A retired ob-gyn shares the personal drama, tragedy and comedy that he’s seen arise through patients’ medical issues in this insightful, impressive autobiography.
Siegel’s sensitively written book spans his entire medical school experience and career. Peppered throughout the chronology are numerous vignettes of cases that demonstrate the many challenges he faced toward seeking positive outcomes. He also chronicles his personal sacrifices and struggles.
The author’s residency took place at a hospital in a rough part of Brooklyn, where he saw more than his share of difficult cases, from a dangerous ectopic pregnancy to the end-stage cervical cancer of a woman in her 40s. In the latter, Siegel recognized the importance of compassion and empathy in sharing the news that she was terminal. “People like Lilly must not go unappreciated, unnoticed, unrecognized, and unmemorialized [sic] like a passing breeze,” He writes.
Siegel was in private practice from 1980 to 2008 in Pennsylvania and New Jersey, working long hours on little sleep and severely compromising family time while taking on patients with issues such as incest-related venereal disease, pelvic infections, difficult cesarean births and ovarian cancer. Through it all, he was driven by “adrenalin, responsibility, motivation and duty.”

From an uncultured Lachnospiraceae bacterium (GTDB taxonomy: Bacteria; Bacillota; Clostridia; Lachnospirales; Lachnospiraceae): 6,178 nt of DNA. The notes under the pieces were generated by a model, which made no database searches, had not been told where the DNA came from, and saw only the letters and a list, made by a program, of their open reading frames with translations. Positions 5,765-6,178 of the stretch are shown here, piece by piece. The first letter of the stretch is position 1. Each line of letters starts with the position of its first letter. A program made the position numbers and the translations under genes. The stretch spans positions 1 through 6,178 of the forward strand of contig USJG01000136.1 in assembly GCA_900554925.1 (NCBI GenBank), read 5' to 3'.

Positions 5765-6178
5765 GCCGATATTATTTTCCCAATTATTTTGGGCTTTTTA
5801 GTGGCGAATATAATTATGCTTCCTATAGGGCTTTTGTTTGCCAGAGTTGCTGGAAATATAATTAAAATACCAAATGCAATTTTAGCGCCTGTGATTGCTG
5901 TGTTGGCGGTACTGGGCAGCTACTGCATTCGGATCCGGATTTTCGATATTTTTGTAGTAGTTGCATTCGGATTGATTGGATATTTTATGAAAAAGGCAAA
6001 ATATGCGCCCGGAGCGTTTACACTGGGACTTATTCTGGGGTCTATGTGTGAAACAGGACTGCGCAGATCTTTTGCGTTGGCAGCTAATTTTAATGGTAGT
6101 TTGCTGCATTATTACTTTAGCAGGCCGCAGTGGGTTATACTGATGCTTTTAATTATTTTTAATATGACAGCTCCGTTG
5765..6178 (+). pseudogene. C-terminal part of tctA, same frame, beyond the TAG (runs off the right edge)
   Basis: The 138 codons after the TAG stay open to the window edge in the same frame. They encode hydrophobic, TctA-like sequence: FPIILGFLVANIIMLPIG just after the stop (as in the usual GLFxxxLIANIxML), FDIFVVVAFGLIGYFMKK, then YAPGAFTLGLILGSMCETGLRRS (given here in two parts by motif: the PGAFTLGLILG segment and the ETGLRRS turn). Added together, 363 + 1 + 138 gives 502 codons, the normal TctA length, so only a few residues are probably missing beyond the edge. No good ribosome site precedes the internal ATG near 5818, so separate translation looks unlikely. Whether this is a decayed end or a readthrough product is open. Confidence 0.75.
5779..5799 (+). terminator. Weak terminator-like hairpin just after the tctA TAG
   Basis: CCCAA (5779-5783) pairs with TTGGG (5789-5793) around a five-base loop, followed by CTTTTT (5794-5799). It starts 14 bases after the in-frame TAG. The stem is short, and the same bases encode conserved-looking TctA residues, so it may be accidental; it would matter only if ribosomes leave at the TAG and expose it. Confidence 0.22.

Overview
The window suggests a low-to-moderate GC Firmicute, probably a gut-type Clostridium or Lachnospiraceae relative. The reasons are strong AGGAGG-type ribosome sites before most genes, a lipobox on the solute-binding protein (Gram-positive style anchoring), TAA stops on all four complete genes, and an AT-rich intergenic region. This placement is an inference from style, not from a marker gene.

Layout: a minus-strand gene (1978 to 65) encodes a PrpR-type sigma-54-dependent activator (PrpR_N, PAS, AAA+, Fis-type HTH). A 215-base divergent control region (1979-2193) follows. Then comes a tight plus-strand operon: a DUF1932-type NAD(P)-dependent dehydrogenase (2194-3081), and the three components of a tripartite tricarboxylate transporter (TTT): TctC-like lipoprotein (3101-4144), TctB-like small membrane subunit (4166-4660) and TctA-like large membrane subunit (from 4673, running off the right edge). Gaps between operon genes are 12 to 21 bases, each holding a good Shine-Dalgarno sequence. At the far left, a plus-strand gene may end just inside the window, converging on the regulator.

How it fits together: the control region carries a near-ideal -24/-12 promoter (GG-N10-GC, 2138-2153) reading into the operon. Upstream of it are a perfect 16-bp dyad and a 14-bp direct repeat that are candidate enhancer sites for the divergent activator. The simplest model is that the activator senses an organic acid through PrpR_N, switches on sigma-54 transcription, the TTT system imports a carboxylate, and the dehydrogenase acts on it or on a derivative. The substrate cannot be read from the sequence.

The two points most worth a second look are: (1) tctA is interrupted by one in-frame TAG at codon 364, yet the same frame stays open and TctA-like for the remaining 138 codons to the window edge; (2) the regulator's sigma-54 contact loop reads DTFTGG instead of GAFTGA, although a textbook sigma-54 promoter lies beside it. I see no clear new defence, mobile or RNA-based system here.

The author writes in an engaging narrative voice and has a literary flair for description (“Entering the brain of a dead person felt like invading an unguarded vault of memories . . .”) while moving from one absorbing, heart-wrenching or memorable experience to the next. He also has the unique ability to relate complex surgical procedures in words clear to the lay person while giving credence to the critical minutiae of surgical skills necessary to save lives.
Overall, the author’s treatise shares the beauty and truth of one man’s dedication to women’s health care, which should inspire the careers of many an aspiring doctor and enthrall anyone fascinated with medicine.
Also available in hardcover.